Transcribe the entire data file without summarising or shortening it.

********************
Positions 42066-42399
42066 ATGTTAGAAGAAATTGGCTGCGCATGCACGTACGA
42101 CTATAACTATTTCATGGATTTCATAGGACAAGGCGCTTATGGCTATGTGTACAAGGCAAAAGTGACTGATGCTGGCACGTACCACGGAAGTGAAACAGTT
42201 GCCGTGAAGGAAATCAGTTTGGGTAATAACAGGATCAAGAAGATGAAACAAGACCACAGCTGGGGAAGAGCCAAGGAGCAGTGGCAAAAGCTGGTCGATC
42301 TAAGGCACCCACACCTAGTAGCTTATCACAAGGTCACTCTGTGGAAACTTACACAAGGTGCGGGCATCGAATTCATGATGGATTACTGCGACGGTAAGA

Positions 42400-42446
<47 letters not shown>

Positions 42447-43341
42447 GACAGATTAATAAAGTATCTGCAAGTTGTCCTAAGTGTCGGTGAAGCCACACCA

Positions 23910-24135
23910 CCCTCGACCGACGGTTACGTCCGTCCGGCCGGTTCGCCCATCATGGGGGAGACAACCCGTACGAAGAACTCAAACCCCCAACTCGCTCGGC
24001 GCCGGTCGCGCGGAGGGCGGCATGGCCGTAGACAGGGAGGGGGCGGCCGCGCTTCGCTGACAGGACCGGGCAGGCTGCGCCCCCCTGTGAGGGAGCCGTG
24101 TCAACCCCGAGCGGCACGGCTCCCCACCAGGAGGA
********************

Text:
Positions 42066-42399
42066 ATGTTAGAAGAAATTGGCTGCGCATGCACGTACGA
42101 CTATAACTATTTCATGGATTTCATAGGACAAGGCGCTTATGGCTATGTGTACAAGGCAAAAGTGACTGATGCTGGCACGTACCACGGAAGTGAAACAGTT
42201 GCCGTGAAGGAAATCAGTTTGGGTAATAACAGGATCAAGAAGATGAAACAAGACCACAGCTGGGGAAGAGCCAAGGAGCAGTGGCAAAAGCTGGTCGATC
42301 TAAGGCACCCACACCTAGTAGCTTATCACAAGGTCACTCTGTGGAAACTTACACAAGGTGCGGGCATCGAATTCATGATGGATTACTGCGACGGTAAGA

Positions 42400-42446
<47 letters not shown>

Positions 42447-43341
42447 GACAGATTAATAAAGTATCTGCAAGTTGTCCTAAGTGTCGGTGAAGCCACACCA

Positions 23910-24135
23910 CCCTCGACCGACGGTTACGTCCGTCCGGCCGGTTCGCCCATCATGGGGGAGACAACCCGTACGAAGAACTCAAACCCCCAACTCGCTCGGC
24001 GCCGGTCGCGCGGAGGGCGGCATGGCCGTAGACAGGGAGGGGGCGGCCGCGCTTCGCTGACAGGACCGGGCAGGCTGCGCCCCCCTGTGAGGGAGCCGTG
24101 TCAACCCCGAGCGGCACGGCTCCCCACCAGGAGGA